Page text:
Creepy isn’t the same as scary. Horror movies can be scary simply by using loud noises and sudden movements to make their audiences jump; they can play on primal fears and physical reactions to give you a thrill. But creepy is harder to pull off.
To be one of the good horror movies, a film needs to establish a certain atmosphere; it needs to draw you in and make you care. It needs to give you something to think about when you’re trying to drop off to sleep at night; to make you wonder whether that creaking noise down the hallway was just the house settling, or something lurking in the shadows. Creepy stays with you. It gives you goosebumps.
I love most kinds of horror movies, but creepy films are probably my favourite. Or rather, my least favourite, because they give me nightmares and make me paranoid and afraid to look into mirrors in the dark. But I love ‘em. Here are 50 genuinely creepy movies (in no particular order). Enjoy the nightmares.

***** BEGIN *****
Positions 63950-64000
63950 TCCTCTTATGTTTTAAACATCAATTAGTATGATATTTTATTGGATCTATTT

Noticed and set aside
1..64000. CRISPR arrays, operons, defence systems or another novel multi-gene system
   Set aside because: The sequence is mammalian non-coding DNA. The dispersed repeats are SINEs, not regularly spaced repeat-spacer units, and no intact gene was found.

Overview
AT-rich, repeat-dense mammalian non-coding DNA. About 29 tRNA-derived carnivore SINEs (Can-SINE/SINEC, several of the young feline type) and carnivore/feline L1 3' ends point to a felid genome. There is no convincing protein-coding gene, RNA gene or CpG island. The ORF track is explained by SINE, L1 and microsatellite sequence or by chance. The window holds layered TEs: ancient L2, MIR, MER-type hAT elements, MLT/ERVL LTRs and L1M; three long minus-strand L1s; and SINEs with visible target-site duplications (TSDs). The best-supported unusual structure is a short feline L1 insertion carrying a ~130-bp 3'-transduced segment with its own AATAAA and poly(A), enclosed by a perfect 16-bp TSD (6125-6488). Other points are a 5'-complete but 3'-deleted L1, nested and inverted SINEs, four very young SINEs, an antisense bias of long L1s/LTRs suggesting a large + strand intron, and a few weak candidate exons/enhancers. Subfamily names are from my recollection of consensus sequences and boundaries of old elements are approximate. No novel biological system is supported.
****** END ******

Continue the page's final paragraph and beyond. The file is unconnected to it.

Serbian immigrant Irena doesn’t have a friend in the world when she meets Oliver. He’s kind and attentive and they soon fall in love, despite Irena’s lack of physical affection. She’s convinced she’s living under a curse that will mean she’ll transform into a panther and kill any man she kisses, and despite seeing a (deeply inappropriate) psychiatrist, she can’t shake her beliefs. Oliver is initially patient but eventually finds himself falling for his much more reasonable colleague, Alice. There’s no way this love triangle can end happily and, well, it doesn’t. Cat People is sad as well as eerie, with an increasingly paranoid atmosphere enhanced by skillful shadow play.
Five years after her daughter Angela went missing, presumed dead, Claudia starts getting weird phone calls. A female voice claims to be Angela, and begs her mother to save her. A series of weird clues leads Claudia to investigate a weird cult… but when things slot into place too easily, it seems like someone might be luring her into a trap. Thematically, The Nameless is similar to Jaume Balaguero’s later film Darkness; there’s a similar feeling of hopelessness and despair, a creeping horror that doesn’t let up, topped off with a horribly downbeat ending. Brrrr.